Outcome of “coalgate” scandal grants temporary reprieve to ancient forests, but does not quench India’s thirst for coal
By Sophie Yeo
The supreme court of India yesterday cancelled the licenses of 214 coal blocks, which it said the government had allocated illegally.
The move grants a temporary reprieve to areas of the Mahan forest that were set to be felled to make way for an open cast coal mine. British-registered companies Essar and Hindalco had been granted permission to clear the area.
It could also make domestic coal production more expensive in India, a country which is struggling to address energy shortages.
But the court’s ruling is unlikely to stem India’s appetite for coal in the long term, with blocks due to be re-auctioned in six months.
Coal is a cheap but polluting fuel that makes up 60% of India’s power generation capacity. Its use is a major factor in India’s rapidly rising carbon dioxide emissions.
And India is not prepared to commit emissions cuts towards a global deal expected in Paris next year, arguing that industrialised countries must act first.
Prakash Javadekar, India’s environment minister, said at this week’s UN climate summit in New York that India’s emissions are set to increase – albeit at a slower rate – for the next 30 years.
“What cuts?” he said, in an interview with the New York Times. “That’s for more developed countries. The moral principle of historic responsibility cannot be washed away.”
And the government today unleashed a new initiative, Make in India, which aims to make the country a manufacturing superpower, including in the mining, oil, and gas sectors.
This includes plans to streamline environmental clearance applications though an online system and make exploration for oil and gas 100% tax deductible.
“Coalgate” is a two-year scandal which has plunged the manufacturing sector in India into uncertainty.
India’s supreme court said that the 218 coal blocks allocated to private and state-owned companies since 1993 were illegal.
Its ruling followed an investigation finding the government had sold the exploration rights off too cheaply, losing the country $33bn. Several politicians have been accused of using their influence for personal gain in the process.
These blocks produce about 9% of the country’s coal. The majority of India’s coal production is controlled by the state-owned Coal India, but these blocks were allocated in hopes of speeding up production.
Coal is a highly polluting fossil fuel. Its combustion damages air quality and warms the planet through releasing carbon dioxide.
India has lots of it, with 203 billion tonnes in reserves.
Yesterday, the court ruled that all but four of the blocks would be cancelled and passed back to Coal India to be auctioned in sixth months’ time.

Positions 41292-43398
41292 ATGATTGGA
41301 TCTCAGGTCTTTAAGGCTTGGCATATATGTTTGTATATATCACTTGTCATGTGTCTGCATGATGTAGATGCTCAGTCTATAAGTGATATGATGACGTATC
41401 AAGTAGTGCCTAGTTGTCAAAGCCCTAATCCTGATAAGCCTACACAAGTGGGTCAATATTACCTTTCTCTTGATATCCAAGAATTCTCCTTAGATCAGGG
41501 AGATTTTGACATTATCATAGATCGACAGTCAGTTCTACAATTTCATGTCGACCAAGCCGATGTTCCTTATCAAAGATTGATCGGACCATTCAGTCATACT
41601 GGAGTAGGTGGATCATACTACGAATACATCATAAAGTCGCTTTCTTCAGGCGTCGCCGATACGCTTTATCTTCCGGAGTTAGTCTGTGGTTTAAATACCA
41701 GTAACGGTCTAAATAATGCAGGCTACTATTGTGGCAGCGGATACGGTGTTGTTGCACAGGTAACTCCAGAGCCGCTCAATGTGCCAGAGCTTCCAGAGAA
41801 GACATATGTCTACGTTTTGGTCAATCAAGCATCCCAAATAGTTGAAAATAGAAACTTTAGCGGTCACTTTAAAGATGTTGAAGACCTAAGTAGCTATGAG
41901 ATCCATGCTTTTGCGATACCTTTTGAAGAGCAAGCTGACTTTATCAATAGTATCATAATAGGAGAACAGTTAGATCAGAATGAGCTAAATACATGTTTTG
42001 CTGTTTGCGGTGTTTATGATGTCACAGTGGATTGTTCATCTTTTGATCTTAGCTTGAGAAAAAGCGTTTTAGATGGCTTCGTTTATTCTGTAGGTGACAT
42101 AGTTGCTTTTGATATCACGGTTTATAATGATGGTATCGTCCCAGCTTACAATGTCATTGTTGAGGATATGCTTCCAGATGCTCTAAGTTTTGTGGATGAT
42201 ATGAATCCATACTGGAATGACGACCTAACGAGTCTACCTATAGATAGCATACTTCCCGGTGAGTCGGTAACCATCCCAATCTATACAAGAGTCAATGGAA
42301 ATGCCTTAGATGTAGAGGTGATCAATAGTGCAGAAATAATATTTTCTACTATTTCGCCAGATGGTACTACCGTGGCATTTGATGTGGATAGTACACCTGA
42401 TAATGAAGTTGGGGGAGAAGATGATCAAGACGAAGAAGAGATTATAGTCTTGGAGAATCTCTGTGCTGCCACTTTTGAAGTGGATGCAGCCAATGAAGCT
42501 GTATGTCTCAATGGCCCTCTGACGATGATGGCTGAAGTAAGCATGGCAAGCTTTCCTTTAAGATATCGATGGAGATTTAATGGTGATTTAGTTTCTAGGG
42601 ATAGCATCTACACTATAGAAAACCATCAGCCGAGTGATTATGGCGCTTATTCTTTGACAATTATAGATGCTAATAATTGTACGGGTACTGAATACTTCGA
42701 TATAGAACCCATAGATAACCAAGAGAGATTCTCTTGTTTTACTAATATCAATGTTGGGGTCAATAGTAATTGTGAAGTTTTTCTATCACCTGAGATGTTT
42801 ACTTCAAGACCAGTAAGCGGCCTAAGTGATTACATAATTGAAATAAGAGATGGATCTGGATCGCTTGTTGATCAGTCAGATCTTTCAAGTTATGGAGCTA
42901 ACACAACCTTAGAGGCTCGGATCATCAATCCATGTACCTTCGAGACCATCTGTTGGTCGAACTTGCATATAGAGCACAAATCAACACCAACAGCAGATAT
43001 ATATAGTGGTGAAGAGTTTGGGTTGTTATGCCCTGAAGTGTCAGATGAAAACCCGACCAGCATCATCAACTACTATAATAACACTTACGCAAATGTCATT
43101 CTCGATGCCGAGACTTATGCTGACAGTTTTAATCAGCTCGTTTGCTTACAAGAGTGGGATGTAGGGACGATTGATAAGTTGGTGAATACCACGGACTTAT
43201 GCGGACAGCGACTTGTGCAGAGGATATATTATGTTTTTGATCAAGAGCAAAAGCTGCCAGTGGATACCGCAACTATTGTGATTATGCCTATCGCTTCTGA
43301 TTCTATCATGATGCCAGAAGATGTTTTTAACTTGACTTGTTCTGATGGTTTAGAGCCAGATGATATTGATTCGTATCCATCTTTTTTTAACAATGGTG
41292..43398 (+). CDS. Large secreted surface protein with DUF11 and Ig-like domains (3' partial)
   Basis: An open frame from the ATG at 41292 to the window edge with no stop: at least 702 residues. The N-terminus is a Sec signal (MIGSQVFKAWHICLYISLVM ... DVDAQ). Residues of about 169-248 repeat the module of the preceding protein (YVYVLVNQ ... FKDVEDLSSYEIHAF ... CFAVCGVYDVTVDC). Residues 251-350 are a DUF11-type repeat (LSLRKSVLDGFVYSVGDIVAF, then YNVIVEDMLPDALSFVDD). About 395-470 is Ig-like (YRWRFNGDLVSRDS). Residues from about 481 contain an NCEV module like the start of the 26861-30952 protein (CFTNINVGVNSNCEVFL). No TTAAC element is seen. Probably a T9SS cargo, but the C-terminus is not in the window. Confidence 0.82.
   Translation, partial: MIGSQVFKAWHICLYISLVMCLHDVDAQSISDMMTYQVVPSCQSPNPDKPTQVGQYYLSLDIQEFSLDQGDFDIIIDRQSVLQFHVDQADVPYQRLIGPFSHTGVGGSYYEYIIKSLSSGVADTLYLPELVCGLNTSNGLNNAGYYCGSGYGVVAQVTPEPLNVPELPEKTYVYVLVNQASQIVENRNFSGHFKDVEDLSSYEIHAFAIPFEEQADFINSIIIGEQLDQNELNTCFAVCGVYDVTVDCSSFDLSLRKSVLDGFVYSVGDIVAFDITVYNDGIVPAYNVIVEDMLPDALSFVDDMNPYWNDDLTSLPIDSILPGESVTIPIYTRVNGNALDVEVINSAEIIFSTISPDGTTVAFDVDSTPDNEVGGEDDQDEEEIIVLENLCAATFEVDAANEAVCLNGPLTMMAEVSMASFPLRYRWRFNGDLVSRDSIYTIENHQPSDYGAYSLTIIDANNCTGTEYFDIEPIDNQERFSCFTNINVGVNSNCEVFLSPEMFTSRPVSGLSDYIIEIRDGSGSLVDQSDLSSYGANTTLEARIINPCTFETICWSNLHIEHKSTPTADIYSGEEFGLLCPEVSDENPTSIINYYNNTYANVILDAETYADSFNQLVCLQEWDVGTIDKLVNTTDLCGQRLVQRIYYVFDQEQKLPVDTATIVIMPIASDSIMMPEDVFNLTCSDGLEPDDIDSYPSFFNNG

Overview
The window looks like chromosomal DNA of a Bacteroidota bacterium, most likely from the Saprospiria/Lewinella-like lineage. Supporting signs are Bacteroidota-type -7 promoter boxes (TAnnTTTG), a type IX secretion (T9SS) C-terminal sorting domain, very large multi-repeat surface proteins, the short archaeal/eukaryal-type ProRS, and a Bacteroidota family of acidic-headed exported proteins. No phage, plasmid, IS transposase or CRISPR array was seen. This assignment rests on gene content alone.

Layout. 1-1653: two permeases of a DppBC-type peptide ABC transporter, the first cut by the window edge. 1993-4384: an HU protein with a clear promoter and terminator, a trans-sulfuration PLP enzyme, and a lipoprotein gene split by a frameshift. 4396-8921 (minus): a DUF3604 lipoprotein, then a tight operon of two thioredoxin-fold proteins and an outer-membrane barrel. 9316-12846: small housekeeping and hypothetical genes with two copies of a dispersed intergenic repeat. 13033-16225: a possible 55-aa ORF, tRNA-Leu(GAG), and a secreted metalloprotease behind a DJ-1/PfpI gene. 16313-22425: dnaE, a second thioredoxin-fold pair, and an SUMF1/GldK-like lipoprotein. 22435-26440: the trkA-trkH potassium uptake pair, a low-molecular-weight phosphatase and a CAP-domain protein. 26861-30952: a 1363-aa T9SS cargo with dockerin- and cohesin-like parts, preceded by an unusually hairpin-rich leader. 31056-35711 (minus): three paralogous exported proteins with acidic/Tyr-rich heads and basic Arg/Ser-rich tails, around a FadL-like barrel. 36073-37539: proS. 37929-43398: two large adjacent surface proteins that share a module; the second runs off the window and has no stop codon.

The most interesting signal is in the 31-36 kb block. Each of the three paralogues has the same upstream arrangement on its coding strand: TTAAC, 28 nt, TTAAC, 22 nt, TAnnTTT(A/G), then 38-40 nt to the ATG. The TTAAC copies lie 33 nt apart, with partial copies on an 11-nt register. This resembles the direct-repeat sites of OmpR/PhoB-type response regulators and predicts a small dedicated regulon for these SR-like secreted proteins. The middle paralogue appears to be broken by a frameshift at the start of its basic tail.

The judgment read: “It is expected that the Government will not deal with the natural resources that belong to the country as if they belong to a few individuals who can fritter them away at their sweet will.”
It is a victory in the battle against corruption, which prime minister Narendra Modi made a core part of his election manifesto. Whether it will make a dent in India’s growing emissions is another matter.
Environmental campaigners welcomed the supreme court’s decision.
“It’s a strong message from the highest court in the country to the government and industry that the laws of the land cannot be circumvented and disregarded,” said Vinuta Gopal, climate and energy campaigner of Greenpeace India, which has campaigned to protect the Mahan forest.
“The government has a stark choice —whether to develop a pro-people, pro-green economic model, or stick with corrupt, expensive, dirty energy.”
Auctioning off the coal blocks at market price could put an end to super cheap domestic coal, providing a window of opportunity to clean energy such as wind and solar, which India pledged to double by 2020 at the UN’s climate summit on Tuesday.
But it is unlikely to quash the country’s appetite for the dirty fuel in the medium term, as India’s newly appointed prime minister Narendra Modi tries to fulfil his pledge to provide uninterrupted power supply to all homes.
For the moment, coal power generators are turning to imported coal to make up for domestic supply shortages caused by the ruling.
Coal imports rose 12% in August, overloading the country’s ports.
Coal India, dominant but cumbersome in the Indian coal market, will benefit from the cancellations as it takes over the coal blocks ahead of their re-auction.